Lastly, Lechner conducted a micro econometric study analysing the effects of sport participation on long-term labour market variables, as well as health and subjective well-being indicators . In addition to the sizeable positive long-term labour market effects in terms of earnings and wages, there were positive effects on health and subjective well-being. The researchers measured sport participation in terms of frequency ranging from at least every week to none. The health measures included the degree of disability, perceived health status and general satisfaction with their health status. Sport was positively associated with all health outcomes.
A conceptual model of Health through Sport is proposed (Figure 2) that is based on three primary categories of outcome as per : physical, psychological and social; and two secondary categories: physical/psychological – aspects involving both the physical and psychological elements, and psychosocial – aspects involving both psychological and social elements.
While our model incorporates all five categories and thus depicts the full range of health aspects, the ‘physical’ aspects have been well reviewed elsewhere  and so this paper in focused on the psychological and social aspects, as defined above.
As previously described , the model includes three major elements: (a) determinants of sports participation, (b) sport itself, and (c) health outcomes of sport participation. The ‘determinants’ element is based on the well-established social ecological model [33, 34] and is represented as concentric rings spreading out from the individual’s intrapersonal characteristics to widening spheres of influence. The sport element incorporates two dimensions of context: individual – team and informal – organised, each of which is almost dichotomous, but also has some intermediate variants (e.g. running alone, running in an informal group, running for a club team, running in a club relay team). The three types of health outcomes - physical, psychological and social - are shown as overlapping, representing the fact that there may be interactions and interrelationships between physical and psychological aspects and between psychological and social health aspects. For example, there are relationships between physical fitness and mental state; and interpersonal relationships may satisfy needs for belongingness and, as such, influence psychological health. Another example is resilience, whereby psychological health may influence an individual’s capacity to engage in interpersonal relationships.
The different strengths of the various linkages between the sport element and the health outcomes represent the notion that all forms of sport contribute strongly to physical health. However, while organised and/or team forms also contribute strongly to psychological and social outcomes, informal and/or individual forms contribute somewhat less to psychological outcomes and relatively little to social outcomes. Finally, we have noted the limited evidence of causality in the literature reviewed. This ambiguity or reciprocity could perhaps be represented by double-headed arrows linking the physical, psychological and social elements to the sport element, but we have represented it by ‘feedback loops’ from the three outputs to the intrapersonal and interpersonal determinants.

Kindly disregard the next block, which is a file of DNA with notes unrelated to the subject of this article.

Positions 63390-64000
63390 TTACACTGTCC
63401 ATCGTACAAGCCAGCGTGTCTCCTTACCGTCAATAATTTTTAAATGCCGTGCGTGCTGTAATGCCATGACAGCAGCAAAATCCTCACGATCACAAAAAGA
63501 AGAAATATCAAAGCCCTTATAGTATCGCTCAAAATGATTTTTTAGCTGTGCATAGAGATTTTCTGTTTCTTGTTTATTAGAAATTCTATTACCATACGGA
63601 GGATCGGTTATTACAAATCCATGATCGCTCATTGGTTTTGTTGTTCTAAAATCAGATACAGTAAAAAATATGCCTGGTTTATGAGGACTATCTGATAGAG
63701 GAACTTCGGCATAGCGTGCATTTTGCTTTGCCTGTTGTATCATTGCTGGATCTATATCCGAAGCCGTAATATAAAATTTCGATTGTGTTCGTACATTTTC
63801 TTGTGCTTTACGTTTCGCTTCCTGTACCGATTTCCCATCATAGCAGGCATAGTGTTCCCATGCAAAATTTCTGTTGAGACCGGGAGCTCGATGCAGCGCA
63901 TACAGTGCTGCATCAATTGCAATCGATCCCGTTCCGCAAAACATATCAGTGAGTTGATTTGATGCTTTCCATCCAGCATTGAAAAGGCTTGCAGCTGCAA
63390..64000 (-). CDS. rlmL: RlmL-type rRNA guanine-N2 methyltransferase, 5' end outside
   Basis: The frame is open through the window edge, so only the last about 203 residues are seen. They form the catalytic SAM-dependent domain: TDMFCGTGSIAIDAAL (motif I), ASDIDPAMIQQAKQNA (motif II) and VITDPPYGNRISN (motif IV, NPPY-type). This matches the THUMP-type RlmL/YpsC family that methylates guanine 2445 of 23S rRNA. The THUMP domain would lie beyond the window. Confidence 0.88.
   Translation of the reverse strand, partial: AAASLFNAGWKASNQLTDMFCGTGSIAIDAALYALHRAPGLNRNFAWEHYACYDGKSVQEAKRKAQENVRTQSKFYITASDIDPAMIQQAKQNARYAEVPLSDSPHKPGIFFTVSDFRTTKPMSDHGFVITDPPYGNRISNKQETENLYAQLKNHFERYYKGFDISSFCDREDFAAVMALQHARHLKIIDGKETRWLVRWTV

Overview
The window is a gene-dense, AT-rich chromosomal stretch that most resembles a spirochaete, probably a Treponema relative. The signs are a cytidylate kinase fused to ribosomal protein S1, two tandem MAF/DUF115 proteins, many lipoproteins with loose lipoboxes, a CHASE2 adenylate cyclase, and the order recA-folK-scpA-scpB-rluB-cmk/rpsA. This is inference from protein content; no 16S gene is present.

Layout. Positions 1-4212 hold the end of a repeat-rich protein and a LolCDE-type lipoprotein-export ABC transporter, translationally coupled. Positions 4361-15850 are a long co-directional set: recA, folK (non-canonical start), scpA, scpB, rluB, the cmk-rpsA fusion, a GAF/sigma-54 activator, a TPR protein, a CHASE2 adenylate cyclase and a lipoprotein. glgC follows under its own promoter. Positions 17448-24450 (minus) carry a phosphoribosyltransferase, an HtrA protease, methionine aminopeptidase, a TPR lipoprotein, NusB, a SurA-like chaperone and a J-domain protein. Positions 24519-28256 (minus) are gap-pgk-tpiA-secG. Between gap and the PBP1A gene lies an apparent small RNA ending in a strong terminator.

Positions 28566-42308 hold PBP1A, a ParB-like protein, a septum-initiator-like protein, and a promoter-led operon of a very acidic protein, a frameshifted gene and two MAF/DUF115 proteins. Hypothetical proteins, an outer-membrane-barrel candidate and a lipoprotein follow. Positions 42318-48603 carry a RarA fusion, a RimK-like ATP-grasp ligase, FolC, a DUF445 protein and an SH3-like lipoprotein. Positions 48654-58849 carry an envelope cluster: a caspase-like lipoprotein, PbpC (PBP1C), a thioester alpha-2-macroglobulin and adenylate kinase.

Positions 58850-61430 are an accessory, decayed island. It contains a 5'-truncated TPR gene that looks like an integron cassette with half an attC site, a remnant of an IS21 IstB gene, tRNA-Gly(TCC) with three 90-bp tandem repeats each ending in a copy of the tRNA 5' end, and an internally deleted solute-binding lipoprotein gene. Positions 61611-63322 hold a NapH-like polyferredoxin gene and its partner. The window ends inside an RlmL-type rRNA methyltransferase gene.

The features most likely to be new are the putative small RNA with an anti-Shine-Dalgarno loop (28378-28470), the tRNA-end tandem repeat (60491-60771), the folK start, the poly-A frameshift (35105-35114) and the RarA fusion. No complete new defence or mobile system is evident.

The structure of the model proposed is sufficiently general to be applicable both in the adult context and in the context of children and adolescents . Each element and each link shown in Figure 2 is applicable in both contexts. However, the specific details of each element or link may differ between the adult and child/adolescent contexts. The relative importance of specific determinants of participation (within the five social-ecological domains) is not the same for children/adolescents and adults; for example, schools are important organisational settings for sport participation among children and adolescents, but not for adults. The mechanisms of the links between sport participation and psychological and social health also differ at different stages of life; for example, developmental issues are important aspects of the psychological and social health domains for children and adolescents, but not for adults. Also, the feedback loops whereby health status affects intrapersonal and interpersonal determinants of participation are different in detail at different life stages. The main differences between the health outcomes of the children and adolescent compared to adults were that the children and adolescent studies highlighted mainly social health aspects and the adults more psychological. Improved social interaction/integration and social skills and improved self-esteem were the most common health aspects reported in the systematic review for children and adolescents . Whereas the most common health aspects reported in this study related to psychological health aspects of well-being, and reduced stress and distress.
This systematic review has some limitations. Whilst the search strategy, based on a-priori inclusion and exclusion criteria, was comprehensive and encompassed grey literature which reported primary data, conference proceedings were not included. Nor were non-English language articles included. The studies reviewed included a wide range of aims, focuses, measurement tools and indicators of both sport participation and health outcomes. This diversity of focus and methodology limited the extent of synthesis and precluded meta-analysis. Most studies were cross-sectional and used self-report measures. Therefore results should be interpreted with caution, and any conclusions regarding causation are conjectural.